Carlos Santana is trading Polish Boys for cheesesteaks, looks like, agreeing this afternoon on a three-year, $60 million deal (with an option for a fourth, at $17.5 million) to join the Phillies. The deal probably makes sense from a money standpoint, and Santana is a really good switch-hitting slugger with power and patience, but… does it make sense from the Phillies’ perspective?
If you estimate the cost of a win to be $8 million this offseason, assume that inflation is roughly 5% a year, and use Santana’s projected wins total for 2018 while adding a generic aging curve, you arrive at an estimated value of $68 million for three years of the first baseman. And that might even be on the light side: a win might actually be worth more like $9 million now. So, even though our own readers predicted a median deal of three years and $45 million for Santana, this actual real-life deal is reasonable.
|2018||32||3.2||$8.0 M||$25.6 M|
|2019||33||2.7||$8.4 M||$22.7 M|
|2020||34||2.2||$8.8 M||$19.4 M|
Value: $8M/WAR with 5.0% inflation (for first 5 years)
Aging Curve: +0.25 WAR/yr (18-27), 0 WAR/yr (28-30),-0.5 WAR/yr (31-37),-0.75 WAR/yr (> 37)
From a talent perspective, Santana has the types of skills — good discipline, at least — that should help him age gracefully at the plate even as the rest of his athleticism wanes. He’s been a top-40 hitter since he started getting regular playing time, he’s slugged in what is mostly a pitcher’s park, and some of his best years have come recently.
It’s hard not to like this deal. For any other team, that is — or, at least one that needed a slugger and was closer to contention. But the Phillies have just handed out a contract to an aging slugger who plays at the same position as their top young core player at a time when their perceived needs are more on the other side of the ball and the team is projected to win 76 games. It seems strange.
Let’s handle the concerns in order. It is true that Rhys Hoskins was penciled in at first, with Tommy Joseph behind him. But Hoskins is 24 years old and played 30 games in left last year without embarrassing himself. Even the advanced stats with a more negative appraisal of his fielding — Statcast’s Outs Above Average assessed him -2 defensive runs in limited time — don’t suggest he’ll be incapable of handling the outfield for a few years. Corner outfielders closest to him in the rankings — Kole Calhoun and Hunter Pence — aren’t moving off the corner outfield any time soon. It is a counting stat, so maybe he’s worse than that ranking, but it’s hard to tell. He missed eight catches last year and four of them were five-star chances (catches made 0-25%) and three of them were two-star (76-90%). He’s probably not good, but maybe he’s not terrible.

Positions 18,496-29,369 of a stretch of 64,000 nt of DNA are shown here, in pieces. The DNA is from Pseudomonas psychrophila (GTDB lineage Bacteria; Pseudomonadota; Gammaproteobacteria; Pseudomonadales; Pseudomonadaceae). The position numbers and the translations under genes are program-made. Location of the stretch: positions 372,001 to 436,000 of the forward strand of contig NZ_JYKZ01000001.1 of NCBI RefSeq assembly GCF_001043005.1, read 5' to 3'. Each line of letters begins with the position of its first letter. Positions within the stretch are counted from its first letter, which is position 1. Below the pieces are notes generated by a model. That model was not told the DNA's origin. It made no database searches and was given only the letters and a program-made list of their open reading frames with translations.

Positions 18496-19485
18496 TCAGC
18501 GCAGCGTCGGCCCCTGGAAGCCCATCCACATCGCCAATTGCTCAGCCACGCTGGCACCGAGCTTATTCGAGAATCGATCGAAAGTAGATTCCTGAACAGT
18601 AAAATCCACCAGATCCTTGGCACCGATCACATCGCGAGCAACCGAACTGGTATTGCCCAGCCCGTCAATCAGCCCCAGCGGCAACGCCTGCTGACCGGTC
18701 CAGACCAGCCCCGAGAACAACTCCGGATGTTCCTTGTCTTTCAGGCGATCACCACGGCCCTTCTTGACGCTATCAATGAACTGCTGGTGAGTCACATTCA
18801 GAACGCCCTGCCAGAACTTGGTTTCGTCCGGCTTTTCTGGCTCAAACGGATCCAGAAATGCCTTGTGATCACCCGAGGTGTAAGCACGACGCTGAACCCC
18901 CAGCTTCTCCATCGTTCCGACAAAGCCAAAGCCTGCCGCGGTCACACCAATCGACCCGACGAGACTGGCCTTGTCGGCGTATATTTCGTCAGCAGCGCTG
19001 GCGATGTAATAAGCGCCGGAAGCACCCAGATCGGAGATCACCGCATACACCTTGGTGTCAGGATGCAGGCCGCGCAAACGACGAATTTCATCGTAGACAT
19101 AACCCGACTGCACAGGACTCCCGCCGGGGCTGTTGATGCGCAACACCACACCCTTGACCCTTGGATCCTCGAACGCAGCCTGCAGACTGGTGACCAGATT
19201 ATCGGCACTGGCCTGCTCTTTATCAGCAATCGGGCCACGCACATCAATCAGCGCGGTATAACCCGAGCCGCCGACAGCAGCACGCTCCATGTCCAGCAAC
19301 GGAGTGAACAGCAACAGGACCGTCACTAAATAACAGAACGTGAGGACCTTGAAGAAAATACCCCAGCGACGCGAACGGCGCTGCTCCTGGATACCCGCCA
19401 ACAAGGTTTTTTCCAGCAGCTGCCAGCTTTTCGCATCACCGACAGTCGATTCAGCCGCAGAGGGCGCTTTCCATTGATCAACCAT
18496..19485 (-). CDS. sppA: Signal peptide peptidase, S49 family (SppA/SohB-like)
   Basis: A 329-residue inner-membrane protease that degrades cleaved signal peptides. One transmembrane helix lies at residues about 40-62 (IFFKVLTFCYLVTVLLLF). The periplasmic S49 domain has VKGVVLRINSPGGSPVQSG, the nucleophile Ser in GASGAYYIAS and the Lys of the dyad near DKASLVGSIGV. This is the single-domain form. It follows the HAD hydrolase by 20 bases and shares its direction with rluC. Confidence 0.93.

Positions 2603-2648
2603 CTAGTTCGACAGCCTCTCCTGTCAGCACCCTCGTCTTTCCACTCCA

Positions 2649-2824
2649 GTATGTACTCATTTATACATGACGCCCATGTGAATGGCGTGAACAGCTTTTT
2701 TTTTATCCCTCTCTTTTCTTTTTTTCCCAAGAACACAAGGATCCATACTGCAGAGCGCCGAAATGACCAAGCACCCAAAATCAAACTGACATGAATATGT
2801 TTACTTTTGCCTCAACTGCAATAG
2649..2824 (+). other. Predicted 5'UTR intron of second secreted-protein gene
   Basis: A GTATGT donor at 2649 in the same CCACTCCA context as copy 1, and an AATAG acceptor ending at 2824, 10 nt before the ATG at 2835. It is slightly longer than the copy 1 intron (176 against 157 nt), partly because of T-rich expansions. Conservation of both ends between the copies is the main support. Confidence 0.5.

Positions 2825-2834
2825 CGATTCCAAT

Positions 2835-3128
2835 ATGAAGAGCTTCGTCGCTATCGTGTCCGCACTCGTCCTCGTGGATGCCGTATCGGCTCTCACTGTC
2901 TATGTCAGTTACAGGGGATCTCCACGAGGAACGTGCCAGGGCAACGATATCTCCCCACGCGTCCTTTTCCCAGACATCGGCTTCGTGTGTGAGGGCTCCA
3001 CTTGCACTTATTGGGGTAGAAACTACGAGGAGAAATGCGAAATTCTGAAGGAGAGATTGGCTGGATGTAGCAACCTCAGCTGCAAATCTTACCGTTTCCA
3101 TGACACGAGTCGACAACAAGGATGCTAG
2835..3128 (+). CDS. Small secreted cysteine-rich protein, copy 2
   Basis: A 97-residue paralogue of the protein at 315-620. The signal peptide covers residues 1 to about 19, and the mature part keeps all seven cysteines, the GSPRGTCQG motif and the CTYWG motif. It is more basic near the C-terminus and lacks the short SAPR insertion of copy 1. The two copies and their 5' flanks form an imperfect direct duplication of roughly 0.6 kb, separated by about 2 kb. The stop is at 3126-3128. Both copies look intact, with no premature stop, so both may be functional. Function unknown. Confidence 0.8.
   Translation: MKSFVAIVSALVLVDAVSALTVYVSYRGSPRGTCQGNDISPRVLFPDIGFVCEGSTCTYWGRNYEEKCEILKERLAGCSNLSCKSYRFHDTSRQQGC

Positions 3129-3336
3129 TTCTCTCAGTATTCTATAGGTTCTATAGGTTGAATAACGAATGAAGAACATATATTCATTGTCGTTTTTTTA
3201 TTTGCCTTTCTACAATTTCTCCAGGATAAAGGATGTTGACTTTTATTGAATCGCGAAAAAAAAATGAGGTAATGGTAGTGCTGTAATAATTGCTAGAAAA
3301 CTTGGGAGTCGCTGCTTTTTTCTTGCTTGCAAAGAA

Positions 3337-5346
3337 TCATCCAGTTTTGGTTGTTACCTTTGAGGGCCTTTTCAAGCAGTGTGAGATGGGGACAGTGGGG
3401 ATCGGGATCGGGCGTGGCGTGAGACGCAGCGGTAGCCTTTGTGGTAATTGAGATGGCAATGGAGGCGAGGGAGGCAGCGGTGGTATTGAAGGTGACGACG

Even without a trade of an existing outfielder, this current lineup can work. Aaron Altherr is a righty, Nick Williams is a lefty, and between injuries and playing in American League parks, there are probably enough plate appearances to keep everyone developing and happy.
And there actually is a need at the plate. As much promise as the Phillies’ lineup possesses, they ended up with just the eleventh-best adjusted offense in the National League last year. Their pitching actually ranked higher. Getting better is getting better, anyway.
Now, about the timing. Travis Sawchick wondered earlier this offseason when the club might open their competitive window, but everyone knew the Phillies had money to spend and that it was simply a question of when they’d spend it. Does this signing keep them out of the bonanza for the very best players next year?
It’s hard to know a team’s actual budget, but we do know that the Phillies are in a major market and have run payrolls above $170 million in the past. With Santana’s money on the docket and generous estimations for arbitration raises, the Phillies are up to… $66 million for next year. They can still get in on Bryce Harper next year if they want. They can still buy a couple pitchers if they want. They have a lot left to spend.
But getting Harper to come to Philadelphia requires some winning. Getting that big free agent to come to town requires at least the feeling that everything is going in the right direction. So, even though the team is maybe now projected to win 75 games, that doesn’t matter. They’ve gotten closer to being able to land a big free agent, not further away.
Get the guys who will agree to take your money and will come on reasonable deals first. Improve anywhere you can. Fit them into the team any way you can without blocking core players from developing. Hope those core players like Maikel Franco and J.P. Crawford get better. Push the boulder up the hill. And then maybe the biggest free agent in 2018 or 2019 will look your way and say, “Hold on, wait, when did the Phillies get this good? “
With a phone full of pictures of pitchers' fingers, strange beers, and his two toddler sons, Eno Sarris can be found at the ballpark or a brewery most days. Read him here, writing about the A's or Giants at The Athletic, or about beer at October. Follow him on Twitter @enosarris if you can handle the sandwiches and inanity.